High Prices Provide Incentive to Understand Hay Quality
In most instances I would defend the idiom you get what you pay for. As U.S. hay prices have escalated significantly, it would be great if that were true. However, when it comes to buying hay, it’s not that simple.
Just because hay is expensive, looks or feels good, or is a heavy bale doesn’t mean it’s high quality. Although hay is typically sold by weight, much of that weight could be due to a high percentage of ash in the hay.
Ash is the total mineral content divided into two types: internal ash (from the plant) and external ash (dirt and dust from harvesting and storage). So, you could literally be paying more for a bale that simply has more dirt than another one. A ranch manager in Central California recently paid $345 a ton for the “high quality” alfalfa she requires for a band of equine senior citizens, up from $190 a ton 10 years ago. Fuel prices involved in that hike make it an extreme example, but, at any price, you don’t want much of it being external ash.
Weight is not a good way to determine if hay is high quality. It’s important to know what factors affect quality and nutritional value. The main factors affecting hay quality include: the type of hay, soil, weed contamination, rain (moisture), and how the hay is cut, dried, and baled.
As the buyer for our horses, we cannot control any of these factors. Even if we have a great relationship with our hay supplier, they can only control so much themselves depending upon the weather and the type of equipment they use to bale the hay.
The only definitive way to know the quality of your hay is to have it tested. There are feed companies that will test your hay at a very reasonable cost. Additionally, some of the best hay providers will have the hay tested before they sell it to you. The more often you test your hay, the more surprised you will be by the differences in the nutritional profiles.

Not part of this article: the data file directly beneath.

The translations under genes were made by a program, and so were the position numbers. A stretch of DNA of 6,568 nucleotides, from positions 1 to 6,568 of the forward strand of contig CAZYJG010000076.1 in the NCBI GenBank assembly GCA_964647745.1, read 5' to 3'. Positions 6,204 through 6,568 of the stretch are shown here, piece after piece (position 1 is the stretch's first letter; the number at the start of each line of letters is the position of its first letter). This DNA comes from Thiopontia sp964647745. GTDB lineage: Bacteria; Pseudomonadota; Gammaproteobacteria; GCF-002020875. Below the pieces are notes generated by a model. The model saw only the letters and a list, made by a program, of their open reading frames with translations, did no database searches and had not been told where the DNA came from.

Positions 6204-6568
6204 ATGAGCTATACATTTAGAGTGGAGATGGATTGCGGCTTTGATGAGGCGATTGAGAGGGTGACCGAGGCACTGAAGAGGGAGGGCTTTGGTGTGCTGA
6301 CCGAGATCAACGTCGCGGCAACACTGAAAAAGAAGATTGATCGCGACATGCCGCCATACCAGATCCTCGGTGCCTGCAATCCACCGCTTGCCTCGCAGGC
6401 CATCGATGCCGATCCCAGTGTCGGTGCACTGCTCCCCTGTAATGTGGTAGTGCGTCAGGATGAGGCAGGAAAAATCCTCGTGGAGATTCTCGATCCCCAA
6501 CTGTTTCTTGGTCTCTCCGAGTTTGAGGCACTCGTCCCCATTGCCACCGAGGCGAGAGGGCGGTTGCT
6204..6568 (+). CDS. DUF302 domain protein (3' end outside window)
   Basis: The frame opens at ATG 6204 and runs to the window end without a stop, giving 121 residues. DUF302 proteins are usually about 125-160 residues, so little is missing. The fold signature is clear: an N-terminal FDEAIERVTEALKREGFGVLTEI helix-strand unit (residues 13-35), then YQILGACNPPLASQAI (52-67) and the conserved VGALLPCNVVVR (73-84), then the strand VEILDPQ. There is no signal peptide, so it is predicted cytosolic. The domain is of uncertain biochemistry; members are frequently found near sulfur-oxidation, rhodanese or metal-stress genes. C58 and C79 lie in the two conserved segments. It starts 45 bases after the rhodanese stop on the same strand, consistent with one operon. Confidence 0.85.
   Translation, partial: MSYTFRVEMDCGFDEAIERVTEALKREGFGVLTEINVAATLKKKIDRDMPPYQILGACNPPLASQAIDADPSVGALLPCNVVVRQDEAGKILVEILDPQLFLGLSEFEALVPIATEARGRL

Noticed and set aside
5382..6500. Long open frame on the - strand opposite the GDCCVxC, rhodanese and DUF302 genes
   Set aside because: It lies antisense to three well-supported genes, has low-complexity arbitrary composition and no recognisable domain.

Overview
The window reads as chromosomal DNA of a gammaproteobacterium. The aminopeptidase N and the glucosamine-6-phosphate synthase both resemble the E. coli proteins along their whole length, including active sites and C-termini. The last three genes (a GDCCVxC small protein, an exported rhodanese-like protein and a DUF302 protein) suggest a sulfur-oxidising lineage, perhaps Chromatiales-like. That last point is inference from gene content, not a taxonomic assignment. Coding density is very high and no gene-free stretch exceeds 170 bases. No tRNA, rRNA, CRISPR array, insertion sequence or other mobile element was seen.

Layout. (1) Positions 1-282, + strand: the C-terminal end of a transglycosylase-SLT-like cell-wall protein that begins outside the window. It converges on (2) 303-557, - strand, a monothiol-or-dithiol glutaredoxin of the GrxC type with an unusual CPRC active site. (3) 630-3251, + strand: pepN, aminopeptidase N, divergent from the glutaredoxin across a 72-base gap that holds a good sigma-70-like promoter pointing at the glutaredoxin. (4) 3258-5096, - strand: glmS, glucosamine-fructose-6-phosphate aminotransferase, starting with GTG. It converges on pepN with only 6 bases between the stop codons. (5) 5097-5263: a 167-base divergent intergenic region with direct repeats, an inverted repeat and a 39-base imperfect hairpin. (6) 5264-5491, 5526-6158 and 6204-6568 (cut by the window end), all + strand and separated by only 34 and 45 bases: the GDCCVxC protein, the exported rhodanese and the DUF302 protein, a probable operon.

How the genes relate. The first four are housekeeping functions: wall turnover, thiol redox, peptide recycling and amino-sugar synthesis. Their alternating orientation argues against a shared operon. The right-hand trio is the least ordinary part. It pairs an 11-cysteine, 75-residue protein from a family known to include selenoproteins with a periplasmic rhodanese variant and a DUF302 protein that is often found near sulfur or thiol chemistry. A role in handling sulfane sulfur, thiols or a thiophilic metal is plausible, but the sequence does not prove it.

In a perfect world, your hay has been tested and shows an excellent nutritional profile with a low ash percentage and has a high leaf-to-stem ratio. If this is the profile of your hay, then why would the hay need to be steamed? There are two simple reasons: mold spores and external ash.
Mold spore count can also be tested by a laboratory. It’s measured in “colony forming units per gram” (cfu/g). If hay has over 1 million cfu/g, it’s at high risk of causing respiratory problems with your horse. Even when hay has a high nutritional profile, it can still have a high mold spore count.
Unfortunately, as the grass itself grows, there are a number of bacteria and fungi that will grow on the plant naturally. As the hay is cut and dried, certain types of bacteria and fungi die off, but others may thrive––even in a lower moisture environment. That’s why the drying stage of making hay is so very important. However, even if processing the hay goes exactly to plan, a certain number of mold spores remain and will inevitably invade your horse’s airway.
Second is the issue of external ash. Even with a low percent, there will still be an amount of dust and particulate matter that will remain on the hay and become airborne once the horse pulls on the hay to break it apart to eat.
Therefore, regardless of the quality of the hay, it will have mold spores, dust, and particulate matter that can insult the horse’s airway. The best way to combat those problems is to steam the hay from the inside-out using a high-temperature hay steamer. This is scientifically proven to kill mold spores and reduce the dust and particulate matter.
Article provided by Haygain as part of our Horse Health Library. Haygain is committed to improving equine health through scientific research, product innovation and consumer education in respiratory and digestive health issues. Visit www.haygain.us for more information.
The Northwest Horse Source is an independently owned and operated print and online magazine for horse owners and enthusiasts of all breeds and disciplines in the Pacific Northwest. Our contemporary editorial columns are predominantly written by experts in the region, covering the care, training, keeping and enjoyment of horses, with an eye to the specific concerns in our region.